• Akshaya Kumar, Jul 10, 2015

    Testimony of Akshaya Kumar, Enough Project Sudan and South Sudan Policy Analyst, before the United States Congress Tom Lantos Human Rights Commission hearing on “The Current Human Rights Situation in South Sudan,” given on July 10, 2015.

  • Kasper Agger, Jun 17, 2015
    Warlord Business

    Political Economy of African Wars Series

    “Warlord Business” is the second in a new series of in-depth, field research-driven reports on the dynamics of profit and power fueling war in the Horn, East and Central Africa. Violent kleptocracies dominate the political landscape of this region, leading to protracted conflicts marked by the commission of mass atrocities by state and non-state actors. Enough's Political Economy of African Wars series will focus on the key players in these conflicts, their motivations, how they benefit from the evolving war economies, and what policies might be most effective in changing the calculations of those orchestrating the violence–including both incentives and pressures for peace.

  • Enough Team, Jun 10, 2015
    Neighborhood Watch

    Political Economy of African Wars Series

    "Neighborhood Watch: Mobilizing Regional Action for Peace in South Sudan" is the first in the Enough Project's new series of in-depth, field research-driven reports on the dynamics of profit and power fueling war in the Horn, East and Central Africa. Violent kleptocracies dominate the political landscape of this region, leading to protracted conflicts marked by the commission of mass atrocities by state and non-state actors. Enough's Political Economy of African Wars series will focus on the key players in these conflicts, their motivations, how they benefit from the evolving war economies, and what policies might be most effective in changing the calculations of those orchestrating the violence–including both incentives and pressures for peace.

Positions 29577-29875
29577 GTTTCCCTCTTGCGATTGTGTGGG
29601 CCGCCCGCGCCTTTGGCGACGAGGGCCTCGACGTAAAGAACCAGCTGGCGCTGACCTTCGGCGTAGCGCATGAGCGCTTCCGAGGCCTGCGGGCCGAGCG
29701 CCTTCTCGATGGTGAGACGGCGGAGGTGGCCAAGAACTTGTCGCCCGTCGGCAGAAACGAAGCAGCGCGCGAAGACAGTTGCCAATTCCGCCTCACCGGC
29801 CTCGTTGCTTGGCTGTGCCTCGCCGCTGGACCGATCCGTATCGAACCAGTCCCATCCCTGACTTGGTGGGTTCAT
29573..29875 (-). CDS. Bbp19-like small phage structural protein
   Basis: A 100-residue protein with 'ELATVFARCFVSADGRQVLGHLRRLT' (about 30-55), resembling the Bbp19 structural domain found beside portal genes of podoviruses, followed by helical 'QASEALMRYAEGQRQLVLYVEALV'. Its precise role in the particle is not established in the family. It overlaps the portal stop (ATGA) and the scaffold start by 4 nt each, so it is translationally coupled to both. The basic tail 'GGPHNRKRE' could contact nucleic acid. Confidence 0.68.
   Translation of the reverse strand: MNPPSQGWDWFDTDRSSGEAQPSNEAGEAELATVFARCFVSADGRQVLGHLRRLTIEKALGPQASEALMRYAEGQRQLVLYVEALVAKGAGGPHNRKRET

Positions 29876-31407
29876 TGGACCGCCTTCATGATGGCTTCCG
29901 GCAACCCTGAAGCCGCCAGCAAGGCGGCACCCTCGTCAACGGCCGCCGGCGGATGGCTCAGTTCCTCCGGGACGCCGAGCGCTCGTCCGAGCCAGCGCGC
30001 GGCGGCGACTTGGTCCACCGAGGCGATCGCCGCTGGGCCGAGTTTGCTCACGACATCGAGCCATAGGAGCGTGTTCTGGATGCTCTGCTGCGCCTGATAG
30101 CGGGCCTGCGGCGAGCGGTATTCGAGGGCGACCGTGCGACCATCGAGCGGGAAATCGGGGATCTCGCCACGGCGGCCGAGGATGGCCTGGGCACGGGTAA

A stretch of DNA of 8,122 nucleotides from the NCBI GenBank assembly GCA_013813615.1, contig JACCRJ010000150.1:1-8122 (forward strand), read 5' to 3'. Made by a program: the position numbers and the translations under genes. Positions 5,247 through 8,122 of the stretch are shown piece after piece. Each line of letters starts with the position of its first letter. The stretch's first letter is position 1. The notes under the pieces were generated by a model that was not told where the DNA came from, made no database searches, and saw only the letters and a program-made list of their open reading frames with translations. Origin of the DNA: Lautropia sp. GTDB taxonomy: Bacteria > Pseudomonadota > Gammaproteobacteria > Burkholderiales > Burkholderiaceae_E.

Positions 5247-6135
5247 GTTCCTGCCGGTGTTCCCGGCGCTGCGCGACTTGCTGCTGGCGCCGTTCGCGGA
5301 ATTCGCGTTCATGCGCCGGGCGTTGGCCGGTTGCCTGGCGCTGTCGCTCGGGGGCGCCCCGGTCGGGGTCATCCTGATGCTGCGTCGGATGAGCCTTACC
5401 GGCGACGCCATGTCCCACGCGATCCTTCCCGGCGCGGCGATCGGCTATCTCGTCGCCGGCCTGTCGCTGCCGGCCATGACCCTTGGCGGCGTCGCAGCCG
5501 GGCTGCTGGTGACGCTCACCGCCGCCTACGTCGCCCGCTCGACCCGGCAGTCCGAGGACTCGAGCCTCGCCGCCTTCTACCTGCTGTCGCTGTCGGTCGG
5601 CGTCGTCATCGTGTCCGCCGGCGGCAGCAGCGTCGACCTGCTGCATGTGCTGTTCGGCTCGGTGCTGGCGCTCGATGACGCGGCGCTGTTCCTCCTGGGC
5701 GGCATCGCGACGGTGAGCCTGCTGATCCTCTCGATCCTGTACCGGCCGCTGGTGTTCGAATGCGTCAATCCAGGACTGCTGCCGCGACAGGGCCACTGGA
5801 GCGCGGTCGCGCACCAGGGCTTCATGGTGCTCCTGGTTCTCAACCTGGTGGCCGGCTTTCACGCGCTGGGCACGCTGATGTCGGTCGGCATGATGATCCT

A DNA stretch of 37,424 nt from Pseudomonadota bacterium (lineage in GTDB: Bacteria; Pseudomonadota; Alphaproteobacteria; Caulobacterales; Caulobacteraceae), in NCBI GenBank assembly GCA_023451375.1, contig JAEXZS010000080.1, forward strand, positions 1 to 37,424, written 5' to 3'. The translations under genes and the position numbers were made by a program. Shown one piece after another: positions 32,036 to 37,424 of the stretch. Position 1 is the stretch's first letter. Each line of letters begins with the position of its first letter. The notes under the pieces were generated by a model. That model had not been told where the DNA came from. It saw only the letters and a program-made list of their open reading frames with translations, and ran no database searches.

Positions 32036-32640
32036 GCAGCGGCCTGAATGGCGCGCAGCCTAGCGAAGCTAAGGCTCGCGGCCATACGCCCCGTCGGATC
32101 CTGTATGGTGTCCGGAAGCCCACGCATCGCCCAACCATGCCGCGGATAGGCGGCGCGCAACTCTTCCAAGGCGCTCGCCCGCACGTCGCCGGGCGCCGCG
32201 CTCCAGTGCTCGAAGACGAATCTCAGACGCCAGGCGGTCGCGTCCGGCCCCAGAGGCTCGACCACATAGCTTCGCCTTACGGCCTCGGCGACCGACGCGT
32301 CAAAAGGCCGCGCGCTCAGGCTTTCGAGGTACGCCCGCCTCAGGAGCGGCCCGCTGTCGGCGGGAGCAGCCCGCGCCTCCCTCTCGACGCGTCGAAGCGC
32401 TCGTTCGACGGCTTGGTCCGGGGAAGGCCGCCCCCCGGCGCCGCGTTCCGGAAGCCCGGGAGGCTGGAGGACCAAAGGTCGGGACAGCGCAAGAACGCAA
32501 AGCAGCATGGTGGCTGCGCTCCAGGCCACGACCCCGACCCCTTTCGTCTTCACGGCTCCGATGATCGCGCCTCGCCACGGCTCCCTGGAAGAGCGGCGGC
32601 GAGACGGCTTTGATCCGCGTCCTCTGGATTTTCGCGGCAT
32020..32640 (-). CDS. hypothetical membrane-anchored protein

• Omer Ismail, Jun 3, 2015
    The Many Faces of al-Bashir

    Recent shifts in the politics of the Persian Gulf could benefit the ruling coterie in economically isolated and politically ostracized Sudan. Sudan’s inclusion in the broader Arab coalition against the Houthis in Yemen, the recent agreement in April on a framework for a nuclear deal to be finalized between Iran, the United States, and others, and the rapprochement between Ethiopia and Egypt sealed by the Nile waters agreement, all dramatically alter Sudanese President Omar al-Bashir’s view of his opportunities. At first glance, these evolving relationships may make it harder for American policymakers, who are now part of the same fighting coalition as Sudan in Yemen, to exercise pressure on Sudan’s ruling National Congress Party (NCP). However, Western diplomats are not without options. Sudan’s growing economic dependence on Persian Gulf countries means that those countries now have even more leverage to press the NCP to agree to the political reforms and the negotiated compromises with the opposition that are needed to forge a lasting peace. American policymakers seeking to influence outcomes in Sudan should take advantage of their strong ties with the Gulf and the Gulf’s strong ties to Sudan.